During World War II, the family of Markus Imhoof, aged 4 at the time, took in the 8-year-old Giovanna, a malnourished Italian girl, as part of a programme organised by the Red Cross. As the little refugee had to return to Italy after the war ended, the Imhoof family organised her second visit in 1949, only to find the girl being sent back by the Swiss government once more. Soon after her return to Italy, Giovanna died. She was 13 years old.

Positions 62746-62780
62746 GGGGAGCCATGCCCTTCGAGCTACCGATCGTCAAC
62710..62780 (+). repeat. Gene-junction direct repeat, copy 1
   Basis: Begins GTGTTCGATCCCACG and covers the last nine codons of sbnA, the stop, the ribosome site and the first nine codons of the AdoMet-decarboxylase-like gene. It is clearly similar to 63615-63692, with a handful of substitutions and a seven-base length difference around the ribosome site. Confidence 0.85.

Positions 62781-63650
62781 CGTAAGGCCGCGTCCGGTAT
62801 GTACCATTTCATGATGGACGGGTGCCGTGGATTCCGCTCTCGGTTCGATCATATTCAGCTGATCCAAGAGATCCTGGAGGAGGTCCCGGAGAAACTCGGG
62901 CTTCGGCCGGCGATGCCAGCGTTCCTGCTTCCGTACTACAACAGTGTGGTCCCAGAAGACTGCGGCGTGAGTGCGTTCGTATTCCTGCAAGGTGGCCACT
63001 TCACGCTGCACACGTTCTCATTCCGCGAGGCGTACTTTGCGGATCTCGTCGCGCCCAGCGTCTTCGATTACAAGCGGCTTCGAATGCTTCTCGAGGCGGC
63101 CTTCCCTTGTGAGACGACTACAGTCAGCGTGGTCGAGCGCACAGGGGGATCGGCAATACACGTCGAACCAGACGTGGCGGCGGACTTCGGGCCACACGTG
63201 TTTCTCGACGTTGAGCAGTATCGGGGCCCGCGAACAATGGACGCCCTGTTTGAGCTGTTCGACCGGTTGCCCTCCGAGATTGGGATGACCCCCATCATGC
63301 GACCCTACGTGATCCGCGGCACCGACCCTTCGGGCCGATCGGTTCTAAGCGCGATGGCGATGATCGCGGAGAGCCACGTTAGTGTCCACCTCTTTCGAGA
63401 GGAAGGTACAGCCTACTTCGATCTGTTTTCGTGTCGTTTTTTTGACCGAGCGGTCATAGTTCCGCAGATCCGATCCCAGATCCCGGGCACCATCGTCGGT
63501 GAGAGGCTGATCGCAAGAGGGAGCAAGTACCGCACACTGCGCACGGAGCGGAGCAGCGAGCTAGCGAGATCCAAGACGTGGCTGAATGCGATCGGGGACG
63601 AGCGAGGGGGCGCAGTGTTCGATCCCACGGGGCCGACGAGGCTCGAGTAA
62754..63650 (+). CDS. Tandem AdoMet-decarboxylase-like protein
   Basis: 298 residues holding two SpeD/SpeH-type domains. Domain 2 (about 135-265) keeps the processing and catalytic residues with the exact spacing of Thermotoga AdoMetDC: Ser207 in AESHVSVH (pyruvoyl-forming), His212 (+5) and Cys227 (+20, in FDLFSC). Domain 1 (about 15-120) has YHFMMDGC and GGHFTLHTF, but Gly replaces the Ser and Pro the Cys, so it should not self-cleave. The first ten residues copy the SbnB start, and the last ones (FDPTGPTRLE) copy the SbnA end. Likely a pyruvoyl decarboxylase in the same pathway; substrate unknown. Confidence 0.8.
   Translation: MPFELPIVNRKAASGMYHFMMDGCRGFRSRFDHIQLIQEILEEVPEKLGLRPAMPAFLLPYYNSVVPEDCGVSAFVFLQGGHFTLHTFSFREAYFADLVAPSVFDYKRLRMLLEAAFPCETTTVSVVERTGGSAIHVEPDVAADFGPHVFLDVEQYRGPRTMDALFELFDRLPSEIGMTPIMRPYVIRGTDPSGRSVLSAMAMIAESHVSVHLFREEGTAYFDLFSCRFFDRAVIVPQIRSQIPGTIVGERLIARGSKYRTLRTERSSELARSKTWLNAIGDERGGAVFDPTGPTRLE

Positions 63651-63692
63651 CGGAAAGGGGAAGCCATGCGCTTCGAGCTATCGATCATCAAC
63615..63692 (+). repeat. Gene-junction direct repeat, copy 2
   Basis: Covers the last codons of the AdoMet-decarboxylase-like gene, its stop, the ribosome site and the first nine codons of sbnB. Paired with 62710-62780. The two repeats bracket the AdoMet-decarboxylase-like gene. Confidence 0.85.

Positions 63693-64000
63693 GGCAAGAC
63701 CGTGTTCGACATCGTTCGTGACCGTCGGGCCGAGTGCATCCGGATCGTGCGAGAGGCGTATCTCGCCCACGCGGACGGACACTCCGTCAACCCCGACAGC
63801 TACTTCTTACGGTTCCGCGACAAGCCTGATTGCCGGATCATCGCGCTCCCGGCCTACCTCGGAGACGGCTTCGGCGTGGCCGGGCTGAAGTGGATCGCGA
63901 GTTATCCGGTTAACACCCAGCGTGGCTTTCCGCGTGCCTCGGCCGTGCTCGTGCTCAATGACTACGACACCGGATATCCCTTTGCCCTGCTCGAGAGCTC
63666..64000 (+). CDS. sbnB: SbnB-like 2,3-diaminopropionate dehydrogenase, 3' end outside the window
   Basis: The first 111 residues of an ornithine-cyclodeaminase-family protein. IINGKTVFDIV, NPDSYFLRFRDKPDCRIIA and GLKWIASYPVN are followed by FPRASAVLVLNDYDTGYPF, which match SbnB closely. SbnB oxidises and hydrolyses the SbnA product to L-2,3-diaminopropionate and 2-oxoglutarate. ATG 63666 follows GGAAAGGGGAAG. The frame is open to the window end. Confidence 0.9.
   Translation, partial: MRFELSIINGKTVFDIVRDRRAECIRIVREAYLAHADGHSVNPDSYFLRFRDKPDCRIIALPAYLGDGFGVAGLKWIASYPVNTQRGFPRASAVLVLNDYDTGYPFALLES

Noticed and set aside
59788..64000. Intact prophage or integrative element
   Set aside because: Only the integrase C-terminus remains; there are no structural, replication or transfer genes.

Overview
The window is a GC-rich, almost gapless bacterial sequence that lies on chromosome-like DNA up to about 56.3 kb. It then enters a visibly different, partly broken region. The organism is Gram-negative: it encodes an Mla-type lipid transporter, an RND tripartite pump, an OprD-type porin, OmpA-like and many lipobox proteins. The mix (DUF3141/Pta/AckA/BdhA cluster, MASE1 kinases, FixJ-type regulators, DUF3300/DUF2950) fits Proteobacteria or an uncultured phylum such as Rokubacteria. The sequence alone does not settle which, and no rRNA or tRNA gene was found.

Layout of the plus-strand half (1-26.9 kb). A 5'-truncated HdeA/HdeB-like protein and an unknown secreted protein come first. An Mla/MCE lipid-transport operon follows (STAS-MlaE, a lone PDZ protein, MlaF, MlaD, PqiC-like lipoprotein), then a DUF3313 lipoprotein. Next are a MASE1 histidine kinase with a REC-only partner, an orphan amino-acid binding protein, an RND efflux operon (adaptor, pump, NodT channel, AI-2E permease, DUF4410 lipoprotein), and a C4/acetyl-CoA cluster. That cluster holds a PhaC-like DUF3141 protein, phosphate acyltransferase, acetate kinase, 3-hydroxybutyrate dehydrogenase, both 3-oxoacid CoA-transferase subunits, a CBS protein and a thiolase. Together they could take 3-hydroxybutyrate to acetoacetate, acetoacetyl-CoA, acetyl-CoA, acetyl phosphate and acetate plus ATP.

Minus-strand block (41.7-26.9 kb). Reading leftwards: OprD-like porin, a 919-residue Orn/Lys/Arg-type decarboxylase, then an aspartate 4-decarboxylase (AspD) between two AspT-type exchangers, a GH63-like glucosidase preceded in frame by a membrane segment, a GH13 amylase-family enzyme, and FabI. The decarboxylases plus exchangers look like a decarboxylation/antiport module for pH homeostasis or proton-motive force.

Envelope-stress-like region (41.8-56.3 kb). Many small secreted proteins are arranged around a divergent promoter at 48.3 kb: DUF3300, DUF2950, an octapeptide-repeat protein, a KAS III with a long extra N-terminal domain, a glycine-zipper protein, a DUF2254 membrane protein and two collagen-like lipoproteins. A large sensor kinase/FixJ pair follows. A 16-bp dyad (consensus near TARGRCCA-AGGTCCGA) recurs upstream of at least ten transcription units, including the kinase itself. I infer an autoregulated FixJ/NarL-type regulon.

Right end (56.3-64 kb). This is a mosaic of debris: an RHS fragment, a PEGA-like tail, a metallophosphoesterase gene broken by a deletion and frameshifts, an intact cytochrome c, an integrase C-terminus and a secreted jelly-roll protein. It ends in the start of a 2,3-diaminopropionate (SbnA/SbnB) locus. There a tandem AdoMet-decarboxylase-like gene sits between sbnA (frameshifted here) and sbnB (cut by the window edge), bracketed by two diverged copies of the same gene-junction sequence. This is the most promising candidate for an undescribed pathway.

The story from Imhoof’s childhood provides inspiration for a view of the refugee crisis today. The filmmaker boards the ships used as part of Operation Mare Nostrum, visits refugee camps in southern Italy, and witnesses asylum hearings with the Swiss authorities – all these part of a process to send refugees back where they came from. Eldorado gives a stark picture of the ruthless treatment that remains insensitive to human tragedy: a crisis caused by economic imbalances, which turned the rich countries of the North into an El Dorado for those less fortunate to try and reach at all costs.